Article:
Why do book authors insist on writing lengthly prose to describe how to use a user interface? I really find it annoying and not only a waste of time but a waste of natural resources (i.e. paper therefore wood therefore trees). So when the uninitiated buys a book on how to use the highly visual IDE environment he gets endless excruciating pages of text. Look at the many Eclipse books out there and just see how many chapters are wasted on explaining in textual form an otherwise visual interface.
The well known educational psychologist William Glasser claimed in his research that we learn and remember:
- 10% of what we read
- 20% of what we hear
- 30% of what we see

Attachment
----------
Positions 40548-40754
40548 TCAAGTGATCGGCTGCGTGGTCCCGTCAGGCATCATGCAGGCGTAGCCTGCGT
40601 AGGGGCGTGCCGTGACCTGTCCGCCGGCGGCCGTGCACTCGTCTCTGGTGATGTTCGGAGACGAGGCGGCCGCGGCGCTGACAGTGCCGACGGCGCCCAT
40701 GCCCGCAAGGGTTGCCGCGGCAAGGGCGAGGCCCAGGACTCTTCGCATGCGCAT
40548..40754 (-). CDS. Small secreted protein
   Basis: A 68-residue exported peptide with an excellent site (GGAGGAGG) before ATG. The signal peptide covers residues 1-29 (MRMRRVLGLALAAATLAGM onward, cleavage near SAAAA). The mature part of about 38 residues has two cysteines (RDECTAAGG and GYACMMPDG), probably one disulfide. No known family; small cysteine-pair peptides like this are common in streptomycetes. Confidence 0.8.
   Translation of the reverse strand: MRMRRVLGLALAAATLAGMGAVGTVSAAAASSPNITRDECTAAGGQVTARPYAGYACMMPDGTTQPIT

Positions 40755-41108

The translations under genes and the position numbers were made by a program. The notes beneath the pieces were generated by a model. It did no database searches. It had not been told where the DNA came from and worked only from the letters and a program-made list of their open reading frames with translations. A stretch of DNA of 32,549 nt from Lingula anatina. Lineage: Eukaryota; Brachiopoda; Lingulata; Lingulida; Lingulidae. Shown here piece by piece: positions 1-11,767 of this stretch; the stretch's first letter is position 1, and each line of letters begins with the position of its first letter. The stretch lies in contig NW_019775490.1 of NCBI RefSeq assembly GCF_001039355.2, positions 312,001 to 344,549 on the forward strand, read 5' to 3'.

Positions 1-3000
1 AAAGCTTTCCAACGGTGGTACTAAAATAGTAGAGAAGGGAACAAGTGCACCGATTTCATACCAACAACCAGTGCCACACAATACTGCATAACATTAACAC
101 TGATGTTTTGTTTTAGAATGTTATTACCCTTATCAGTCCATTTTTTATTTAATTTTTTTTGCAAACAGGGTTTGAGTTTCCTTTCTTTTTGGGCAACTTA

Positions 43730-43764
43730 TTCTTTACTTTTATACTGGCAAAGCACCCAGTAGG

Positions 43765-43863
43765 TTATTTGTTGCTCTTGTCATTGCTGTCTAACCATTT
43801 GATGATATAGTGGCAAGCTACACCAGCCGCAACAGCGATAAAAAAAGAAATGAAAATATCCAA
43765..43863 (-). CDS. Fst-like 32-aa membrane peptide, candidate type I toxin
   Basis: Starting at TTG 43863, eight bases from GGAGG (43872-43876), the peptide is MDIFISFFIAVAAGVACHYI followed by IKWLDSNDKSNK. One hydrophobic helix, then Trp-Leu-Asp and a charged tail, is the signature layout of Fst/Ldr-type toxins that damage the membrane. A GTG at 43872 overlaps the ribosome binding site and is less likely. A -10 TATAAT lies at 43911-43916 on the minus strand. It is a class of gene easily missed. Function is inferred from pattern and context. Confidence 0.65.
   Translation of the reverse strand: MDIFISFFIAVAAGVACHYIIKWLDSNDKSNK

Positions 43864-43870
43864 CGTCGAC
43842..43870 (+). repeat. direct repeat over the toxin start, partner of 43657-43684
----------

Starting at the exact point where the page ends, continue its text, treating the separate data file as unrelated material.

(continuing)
- 50% of what we see and hear
- 70% of what we discuss with others
- 80% of what we experience or practice
Obviously there’s no substitute for learning by doing. However, in the absense of an instructor then you’re better of with something that you can see and hear rather than read. With this simple realization, I’ve come up with over a hundred visual tutorials to demonstrate the various mouse clicks and keyboard incantations to get you the most out of Eclipse. The product is called “Essential Eclipse – The Visual Tutorial“.
It’s published by CodeAudit Corp. Feel free to visit the website and download a trial copy.
Also as part of my obligatory marketing campaign, if you happen to publish your own content (blog, magazine etc.) and would like to review the complete uncut version of the product, then please feel free to contact me.